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bulimia nervosa treatment studies

Care and management of bulimia nervosa

The person with bulimia is usually cared for as an outpatient. Hospital admissiononly tends to occur if the person has suicidal ideas or physical illnesses or symptoms.Although the person generally is of normal weight, they will require support and understanding by the health care practitioner in order to address their beliefs about eating and their episodes of bingeing.

NICE guidelines for eating disorders (NICE 2004) stipulate that a self-help programme may be the first step. However, instead of this, the person with bulimia nervosa may be prescribed antidepressant therapy, the drug of choice being fluoxetine(Prozac) 60 mg daily (usual dose to treat depression is 20 mg).This is because it can reduce the frequency of binge eating and purging. Long-termtreatment with medication may be necessary.

Psychological treatments consist of cognitive behavioural therapy (CBT) specifically developed for bulimia nervosa. The person receives between 16 and 20 sessions.CBT, according to Fairburn and Harrison, has been found to be the most effective treatment for people with bulimia nervosa.在CBT is often split into three phases. The first phase consists of learning to reduce bingeing and dieting. The person maintains a diary recording how often they eat, binge and exercise. They are also encouraged to eat small meals throughout the day. Information about bulimia nervosa is also provided by the therapist.During the second phase, they are encouraged to talk more about food, what foods they eat and their feelings about food and weight. During the third phase,Tonks suggests that the person should be feeling better and with fewerepisodes of bingeing and treatment will focus on improving their symptoms further and developing strategies to avoid their symptoms reoccurring. An alternativeform of psychological therapy to CBT is interpersonal psychotherapy (as describedin the section on anorexia nervosa).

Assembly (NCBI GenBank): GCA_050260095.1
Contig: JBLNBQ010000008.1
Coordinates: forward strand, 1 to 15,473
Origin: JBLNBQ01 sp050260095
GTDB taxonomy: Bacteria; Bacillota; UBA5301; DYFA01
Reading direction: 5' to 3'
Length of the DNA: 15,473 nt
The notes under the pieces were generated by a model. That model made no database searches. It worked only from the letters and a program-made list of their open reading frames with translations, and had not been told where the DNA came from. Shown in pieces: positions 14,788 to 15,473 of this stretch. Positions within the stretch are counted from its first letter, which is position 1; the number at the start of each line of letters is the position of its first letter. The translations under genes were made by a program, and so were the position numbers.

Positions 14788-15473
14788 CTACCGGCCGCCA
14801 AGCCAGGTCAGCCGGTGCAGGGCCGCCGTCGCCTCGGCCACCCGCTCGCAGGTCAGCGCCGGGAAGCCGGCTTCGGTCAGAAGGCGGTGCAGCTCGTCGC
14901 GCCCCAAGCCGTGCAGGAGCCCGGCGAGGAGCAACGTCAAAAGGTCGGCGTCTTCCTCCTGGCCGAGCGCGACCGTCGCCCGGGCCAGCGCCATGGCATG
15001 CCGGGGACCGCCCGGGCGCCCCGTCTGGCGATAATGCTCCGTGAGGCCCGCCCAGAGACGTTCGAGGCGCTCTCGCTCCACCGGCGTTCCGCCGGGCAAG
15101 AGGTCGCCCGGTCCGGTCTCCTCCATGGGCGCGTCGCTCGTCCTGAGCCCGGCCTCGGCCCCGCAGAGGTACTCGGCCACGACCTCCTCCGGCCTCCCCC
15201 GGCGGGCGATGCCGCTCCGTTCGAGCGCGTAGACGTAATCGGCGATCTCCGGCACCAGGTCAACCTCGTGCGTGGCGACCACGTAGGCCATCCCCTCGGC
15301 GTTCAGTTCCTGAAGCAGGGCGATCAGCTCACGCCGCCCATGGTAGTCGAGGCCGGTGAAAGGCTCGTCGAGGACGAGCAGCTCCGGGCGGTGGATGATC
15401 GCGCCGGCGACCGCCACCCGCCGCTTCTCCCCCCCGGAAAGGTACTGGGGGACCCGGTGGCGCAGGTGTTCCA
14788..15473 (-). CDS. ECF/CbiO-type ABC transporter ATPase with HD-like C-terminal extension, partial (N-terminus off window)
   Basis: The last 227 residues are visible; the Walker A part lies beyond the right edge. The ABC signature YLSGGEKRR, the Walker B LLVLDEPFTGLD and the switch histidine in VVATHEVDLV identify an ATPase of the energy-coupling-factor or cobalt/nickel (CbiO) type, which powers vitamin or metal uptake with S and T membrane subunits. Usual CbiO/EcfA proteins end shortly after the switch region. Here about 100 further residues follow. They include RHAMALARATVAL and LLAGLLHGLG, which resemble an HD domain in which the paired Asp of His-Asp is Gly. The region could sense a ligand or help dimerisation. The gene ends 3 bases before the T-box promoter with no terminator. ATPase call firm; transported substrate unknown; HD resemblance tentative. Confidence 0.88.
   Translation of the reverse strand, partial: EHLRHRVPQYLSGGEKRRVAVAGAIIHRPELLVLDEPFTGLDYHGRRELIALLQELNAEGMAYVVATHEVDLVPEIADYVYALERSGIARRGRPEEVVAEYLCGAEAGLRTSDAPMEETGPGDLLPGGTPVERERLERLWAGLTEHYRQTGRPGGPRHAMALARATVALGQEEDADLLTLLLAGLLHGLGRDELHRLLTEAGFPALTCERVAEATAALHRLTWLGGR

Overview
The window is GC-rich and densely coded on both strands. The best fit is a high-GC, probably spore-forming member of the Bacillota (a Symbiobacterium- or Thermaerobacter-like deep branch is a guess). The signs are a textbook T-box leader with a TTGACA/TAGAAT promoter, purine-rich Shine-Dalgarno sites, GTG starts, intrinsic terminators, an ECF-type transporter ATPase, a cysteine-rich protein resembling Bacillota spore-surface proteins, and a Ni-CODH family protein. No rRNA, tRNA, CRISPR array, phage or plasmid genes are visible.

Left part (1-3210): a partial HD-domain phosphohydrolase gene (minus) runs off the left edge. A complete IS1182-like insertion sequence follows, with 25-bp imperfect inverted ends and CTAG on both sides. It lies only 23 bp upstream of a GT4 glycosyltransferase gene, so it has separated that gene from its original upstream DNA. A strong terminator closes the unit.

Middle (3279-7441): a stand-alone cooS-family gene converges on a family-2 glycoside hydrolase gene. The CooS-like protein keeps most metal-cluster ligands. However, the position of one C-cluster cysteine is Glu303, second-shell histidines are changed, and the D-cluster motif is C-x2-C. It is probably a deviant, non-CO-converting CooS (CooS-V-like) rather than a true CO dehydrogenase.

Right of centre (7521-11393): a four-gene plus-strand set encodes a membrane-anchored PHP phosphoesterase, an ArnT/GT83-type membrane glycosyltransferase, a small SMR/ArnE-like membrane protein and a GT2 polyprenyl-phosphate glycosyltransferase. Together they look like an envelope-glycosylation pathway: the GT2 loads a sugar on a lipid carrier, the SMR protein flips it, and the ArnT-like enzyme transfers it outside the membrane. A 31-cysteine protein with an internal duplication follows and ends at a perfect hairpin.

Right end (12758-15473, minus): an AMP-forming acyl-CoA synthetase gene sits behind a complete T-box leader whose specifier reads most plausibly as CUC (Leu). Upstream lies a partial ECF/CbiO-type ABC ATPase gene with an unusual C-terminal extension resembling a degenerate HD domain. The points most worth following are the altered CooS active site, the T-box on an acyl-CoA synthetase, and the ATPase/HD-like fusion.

The person experiencing bulimia nervosa will require an understanding and empathic approach to facilitate a discussion of their feelings and behaviour. They feel much shame and embarrassment regarding their binges and subsequent purging and exercise behaviour. Therefore, they will need to see that the health care practitioner will be understanding and supportive before they conceal these symptoms for fear of humiliation and rejection.

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